Election campaigning ends for Nepal's local body polls
The campaigning for Nepal's first local body polls in two decades ended today with the authorities sealing the country's borders with India and China for 96 hours.
Kathmandu: The campaigning for Nepal's first local body polls in two decades ended today with the authorities sealing the country's borders with India and China for 96 hours.
The silent period for the much-delayed but crucial local-level elections begins from midnight, meaning political parties and candidates cannot conduct their election campaign during this period, officials said.
The government has stepped up security in the capital Kathmandu as well as in other major parts of the country where the elections are scheduled to take place on Sunday.
Nepal's borders with neighbouring India and China have also been sealed for 96 hours, officials said.
According to the local administration, the borders will remain shut until the election day.
Elections will be held in Provinces 3, 4 and 6 in the first phase while for provinces 1, 2, 5 and 7 - where the number of local levels will be altered - they will be held on June 14.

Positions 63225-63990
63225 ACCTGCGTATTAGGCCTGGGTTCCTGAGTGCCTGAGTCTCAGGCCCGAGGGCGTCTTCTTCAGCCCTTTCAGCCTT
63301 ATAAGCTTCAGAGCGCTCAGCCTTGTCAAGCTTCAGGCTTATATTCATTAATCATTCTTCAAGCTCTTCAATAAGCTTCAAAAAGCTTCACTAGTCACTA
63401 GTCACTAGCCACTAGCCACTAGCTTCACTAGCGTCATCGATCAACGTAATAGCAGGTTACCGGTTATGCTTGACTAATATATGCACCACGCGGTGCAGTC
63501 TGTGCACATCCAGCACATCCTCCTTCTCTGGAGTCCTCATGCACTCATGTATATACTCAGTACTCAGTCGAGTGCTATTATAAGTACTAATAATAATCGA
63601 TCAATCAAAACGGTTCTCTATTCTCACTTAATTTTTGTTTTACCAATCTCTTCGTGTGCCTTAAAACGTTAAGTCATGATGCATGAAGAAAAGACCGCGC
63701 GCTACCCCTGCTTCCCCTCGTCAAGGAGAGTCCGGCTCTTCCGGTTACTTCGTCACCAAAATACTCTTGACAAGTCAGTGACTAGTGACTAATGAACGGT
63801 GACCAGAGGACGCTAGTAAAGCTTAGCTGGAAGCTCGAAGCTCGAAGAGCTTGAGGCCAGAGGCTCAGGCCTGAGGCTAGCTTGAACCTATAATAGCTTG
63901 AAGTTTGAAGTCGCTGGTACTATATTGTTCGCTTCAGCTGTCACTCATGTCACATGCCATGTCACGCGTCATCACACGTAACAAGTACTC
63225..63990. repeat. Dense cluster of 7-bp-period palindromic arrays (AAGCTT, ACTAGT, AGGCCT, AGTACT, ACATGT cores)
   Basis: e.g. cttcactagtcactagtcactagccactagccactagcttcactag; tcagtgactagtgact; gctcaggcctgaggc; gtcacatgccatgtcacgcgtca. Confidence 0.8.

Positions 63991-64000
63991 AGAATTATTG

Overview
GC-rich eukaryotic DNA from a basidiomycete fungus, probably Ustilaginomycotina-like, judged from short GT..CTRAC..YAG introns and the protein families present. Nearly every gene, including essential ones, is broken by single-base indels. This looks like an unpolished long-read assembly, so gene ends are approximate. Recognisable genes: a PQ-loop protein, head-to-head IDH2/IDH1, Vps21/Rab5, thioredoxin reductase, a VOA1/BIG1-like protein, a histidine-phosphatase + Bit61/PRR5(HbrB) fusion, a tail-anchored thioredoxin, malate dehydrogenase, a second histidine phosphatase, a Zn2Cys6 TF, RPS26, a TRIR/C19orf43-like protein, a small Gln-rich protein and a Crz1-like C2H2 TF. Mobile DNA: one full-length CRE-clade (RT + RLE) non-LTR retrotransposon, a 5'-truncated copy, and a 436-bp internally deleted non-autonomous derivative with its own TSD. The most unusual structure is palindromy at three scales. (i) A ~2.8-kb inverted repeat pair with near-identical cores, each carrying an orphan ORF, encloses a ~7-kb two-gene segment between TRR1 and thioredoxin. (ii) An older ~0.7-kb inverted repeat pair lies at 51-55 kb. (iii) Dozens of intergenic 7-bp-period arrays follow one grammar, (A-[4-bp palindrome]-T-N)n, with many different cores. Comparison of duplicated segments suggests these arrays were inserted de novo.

The country's Election Commission has recommended the government to fix the number of local units at 719. Till date, there are nearly 4,000 local bodies.
Local-level elections should be held in every five years in Nepal but due to political instability, they were halted since May 1997.
Elections held in 2005 under the direct rule of King Gyanendra were widely boycotted by major political parties.
Some Madhes-centric parties opposed the elections, demanding that the country's Constitution be amended to accommodate their views of more representation in Parliament and redrawing of provincial boundaries.
The Nepal government tabled a new Constitution amendment bill in the Parliament to address the demands of the agitating Madhesi parties ahead of the local elections.
Madhesis, mostly of Indian-origin, launched a prolonged agitation between September 2015 and February last year against the implementation of the new Constitution which they felt marginalised the Terai community.